**Problem statement**

A soil under load does not assume an instantaneous deflection under that load, but settles gradually at a variable rate. The settlement is caused by a gradual adaptation of the soil to the load variation, known as soil consolidation

**Objectives**

Develop extension for Terzaghi model to the three-dimensional case, and the establishment of equations valid for any arbitrary load variable with time

**Previous/Related Research**

Terzaghi (1925)

Terzaghi applied soil consolidation concepts to the analysis of the settlement of a column of soil under a constant load and prevented from lateral expansion. The remarkable success of this theory in predicting the settlement for many types of soils has been one of the strongest incentives in the creation of a science of soil mechanics. Terzaghi's treatment, however, is restricted to the one-dimensional problem of a column under a constant load.

**Assumption**

The following basic properties of the soil are assumed: (1) isotropy of the material, (2) reversibility of stress-strain relations under final equilibrium conditions, (3) linearity of stress-strain relations, (4) small strains, (5) the water contained in the pores is incompressible, (6) the water may contain air bubbles, (7) the water flows through the porous skeleton according to Darcy's law.

**Methodology**

This paper consists of:

- the mathematical formulation of the physical properties of the soil
- the number of constants necessary to describe these properties
- physical interpretation of these various constants
- fundamental equations for the consolidation
- an application for one-dimensional problem corresponding to a standard soil test
- simplified theory for the case most important in practice of a soil completely saturated with water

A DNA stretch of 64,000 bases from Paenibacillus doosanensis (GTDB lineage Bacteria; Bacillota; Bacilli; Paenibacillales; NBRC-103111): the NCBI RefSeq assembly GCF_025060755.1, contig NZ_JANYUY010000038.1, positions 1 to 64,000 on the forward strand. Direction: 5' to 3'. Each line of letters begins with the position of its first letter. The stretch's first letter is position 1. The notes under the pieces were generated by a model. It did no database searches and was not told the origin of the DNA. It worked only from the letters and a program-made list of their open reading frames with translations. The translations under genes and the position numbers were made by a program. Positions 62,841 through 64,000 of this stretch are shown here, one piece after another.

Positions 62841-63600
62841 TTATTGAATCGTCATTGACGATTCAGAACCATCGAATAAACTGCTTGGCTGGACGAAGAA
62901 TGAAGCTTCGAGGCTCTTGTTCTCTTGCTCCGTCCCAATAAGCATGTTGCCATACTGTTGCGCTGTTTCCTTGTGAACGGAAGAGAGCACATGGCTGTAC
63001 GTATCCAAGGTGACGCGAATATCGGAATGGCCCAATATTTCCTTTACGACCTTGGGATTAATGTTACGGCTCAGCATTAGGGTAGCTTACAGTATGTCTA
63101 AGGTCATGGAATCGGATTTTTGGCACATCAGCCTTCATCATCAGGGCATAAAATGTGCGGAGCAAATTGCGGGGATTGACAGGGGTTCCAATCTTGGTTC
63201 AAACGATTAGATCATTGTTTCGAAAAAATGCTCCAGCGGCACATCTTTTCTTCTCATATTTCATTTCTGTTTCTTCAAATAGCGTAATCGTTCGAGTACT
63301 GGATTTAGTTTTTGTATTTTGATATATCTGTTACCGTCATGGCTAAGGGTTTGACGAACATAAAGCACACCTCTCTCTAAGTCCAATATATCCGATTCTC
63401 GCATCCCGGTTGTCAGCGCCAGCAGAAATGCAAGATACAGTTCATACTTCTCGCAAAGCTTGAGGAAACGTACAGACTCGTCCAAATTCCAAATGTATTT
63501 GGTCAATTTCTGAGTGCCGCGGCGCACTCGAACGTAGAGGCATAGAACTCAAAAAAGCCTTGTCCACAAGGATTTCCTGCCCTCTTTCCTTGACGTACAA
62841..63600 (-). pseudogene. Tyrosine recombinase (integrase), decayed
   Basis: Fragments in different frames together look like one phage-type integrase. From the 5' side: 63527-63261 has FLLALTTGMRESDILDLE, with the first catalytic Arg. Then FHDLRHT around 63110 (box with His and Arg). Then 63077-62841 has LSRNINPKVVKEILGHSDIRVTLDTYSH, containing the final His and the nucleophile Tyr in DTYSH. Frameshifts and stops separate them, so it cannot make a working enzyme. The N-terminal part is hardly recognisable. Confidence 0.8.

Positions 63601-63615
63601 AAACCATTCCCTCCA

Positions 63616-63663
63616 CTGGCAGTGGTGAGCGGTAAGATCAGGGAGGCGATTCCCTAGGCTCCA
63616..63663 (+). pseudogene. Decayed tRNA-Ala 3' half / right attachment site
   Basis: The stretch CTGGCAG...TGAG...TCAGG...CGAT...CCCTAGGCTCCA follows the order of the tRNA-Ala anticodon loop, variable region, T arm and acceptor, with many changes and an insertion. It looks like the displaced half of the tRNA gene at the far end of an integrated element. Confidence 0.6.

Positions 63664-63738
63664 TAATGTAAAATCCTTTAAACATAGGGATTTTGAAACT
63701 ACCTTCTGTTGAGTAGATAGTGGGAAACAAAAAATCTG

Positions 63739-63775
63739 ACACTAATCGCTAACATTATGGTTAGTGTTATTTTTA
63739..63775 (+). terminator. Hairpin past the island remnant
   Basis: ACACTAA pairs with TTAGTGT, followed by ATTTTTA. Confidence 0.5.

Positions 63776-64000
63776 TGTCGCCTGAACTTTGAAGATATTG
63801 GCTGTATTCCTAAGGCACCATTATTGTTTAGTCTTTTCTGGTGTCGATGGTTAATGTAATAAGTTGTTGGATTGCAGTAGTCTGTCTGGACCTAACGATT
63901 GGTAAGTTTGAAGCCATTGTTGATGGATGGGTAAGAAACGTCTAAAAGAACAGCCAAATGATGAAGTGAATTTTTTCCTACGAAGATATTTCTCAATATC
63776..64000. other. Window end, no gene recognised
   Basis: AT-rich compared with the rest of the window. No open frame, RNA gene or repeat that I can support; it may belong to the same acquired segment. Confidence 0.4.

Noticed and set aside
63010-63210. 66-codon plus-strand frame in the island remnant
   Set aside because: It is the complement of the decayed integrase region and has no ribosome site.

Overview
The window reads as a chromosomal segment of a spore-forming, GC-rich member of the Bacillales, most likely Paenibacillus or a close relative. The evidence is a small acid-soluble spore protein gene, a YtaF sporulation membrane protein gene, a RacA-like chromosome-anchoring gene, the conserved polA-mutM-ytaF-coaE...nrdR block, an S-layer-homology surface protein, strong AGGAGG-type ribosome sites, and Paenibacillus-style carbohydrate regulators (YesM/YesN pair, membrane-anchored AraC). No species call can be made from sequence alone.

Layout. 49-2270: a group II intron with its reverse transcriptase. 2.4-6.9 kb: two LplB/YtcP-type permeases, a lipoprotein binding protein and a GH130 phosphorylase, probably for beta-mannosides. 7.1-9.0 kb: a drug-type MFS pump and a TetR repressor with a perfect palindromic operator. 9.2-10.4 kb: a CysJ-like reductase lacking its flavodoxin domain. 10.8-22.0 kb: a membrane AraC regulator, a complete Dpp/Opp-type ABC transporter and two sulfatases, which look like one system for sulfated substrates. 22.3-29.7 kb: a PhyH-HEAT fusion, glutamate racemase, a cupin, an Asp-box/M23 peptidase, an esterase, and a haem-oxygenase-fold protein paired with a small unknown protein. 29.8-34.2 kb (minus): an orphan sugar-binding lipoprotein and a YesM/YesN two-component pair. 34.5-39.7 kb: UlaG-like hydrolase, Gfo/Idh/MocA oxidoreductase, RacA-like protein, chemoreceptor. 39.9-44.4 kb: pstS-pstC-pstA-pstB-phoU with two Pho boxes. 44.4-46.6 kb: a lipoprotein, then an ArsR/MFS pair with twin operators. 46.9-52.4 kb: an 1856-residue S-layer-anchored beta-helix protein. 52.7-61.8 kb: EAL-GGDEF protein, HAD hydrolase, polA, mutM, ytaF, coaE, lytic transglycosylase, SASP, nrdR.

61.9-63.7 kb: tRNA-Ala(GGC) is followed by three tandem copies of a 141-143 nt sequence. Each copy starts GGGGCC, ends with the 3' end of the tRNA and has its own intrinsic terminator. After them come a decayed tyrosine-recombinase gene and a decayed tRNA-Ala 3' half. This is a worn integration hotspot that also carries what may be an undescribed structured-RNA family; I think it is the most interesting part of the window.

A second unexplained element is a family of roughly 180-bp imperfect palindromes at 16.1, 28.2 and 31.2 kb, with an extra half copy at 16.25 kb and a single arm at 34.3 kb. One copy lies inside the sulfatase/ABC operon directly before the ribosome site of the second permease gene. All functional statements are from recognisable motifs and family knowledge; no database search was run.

- mathematical tool for the calculation of the settlement without having to calculate any stress or water pressure distribution inside the soil.

**Results**

Establish the differential equations for the transient phenomenon of consolidation, i.e., those equations governing the distribution of stress, water content, and settlement as a function of time in a soil under given loads

**Strong & Weakness**

(+) 3D case of soil consolidation (poroelasticity)

(-) isotropy material, incompressible fluid

**Notes**

**General Equation Governing Consolidation**

$$ G\nabla^2u+\frac{G}{1-2\nu}\frac{\partial \epsilon}{\partial x}-\alpha \frac{\partial \sigma}{\partial x}=0 $$

$$ G\nabla^2v+\frac{G}{1-2\nu}\frac{\partial \epsilon}{\partial y}-\alpha \frac{\partial \sigma}{\partial y}=0 $$

$$ G\nabla^2w+\frac{G}{1-2\nu}\frac{\partial \epsilon}{\partial z}-\alpha \frac{\partial \sigma}{\partial z}=0 $$

$$ \nabla^2=\frac{\partial^2}{\partial x^2}+\frac{\partial^2}{\partial y^2}+\frac{\partial^2}{\partial z^2}$$

Introducing Darcy's law governing the flow of water in a porous medium

$$ V_x = -k \frac{\partial \sigma}{\partial x}; V_y = -k \frac{\partial \sigma}{\partial y}; V_z = -k \frac{\partial \sigma}{\partial z}; $$

$V_x, V_y, V_z$ volume of water flowing per second and unit area through the face of this cube perpendicular to the $x, y, z$ axis

If we assume the water to be incompressible the rate of water content of an element of soil must be equal to the volume of water entering per second through the surface of the element:

$$ \frac{\partial \theta}{\partial t} = -\frac{\partial V_x}{\partial x}-\frac{\partial V_y}{\partial y}-\frac{\partial V_z}{\partial z} $$

$$k\nabla^2 \sigma = \alpha \frac{\partial \epsilon}{\partial t} + \frac{1}{Q} \frac{\partial \sigma}{\partial t} $$

The four differential equations are the basic equations satisfied by the four unknowns *$u, v, w, \sigma$*

*$E, G, \nu$* = Young’s modulus, shear modulus and Poisson’s ratio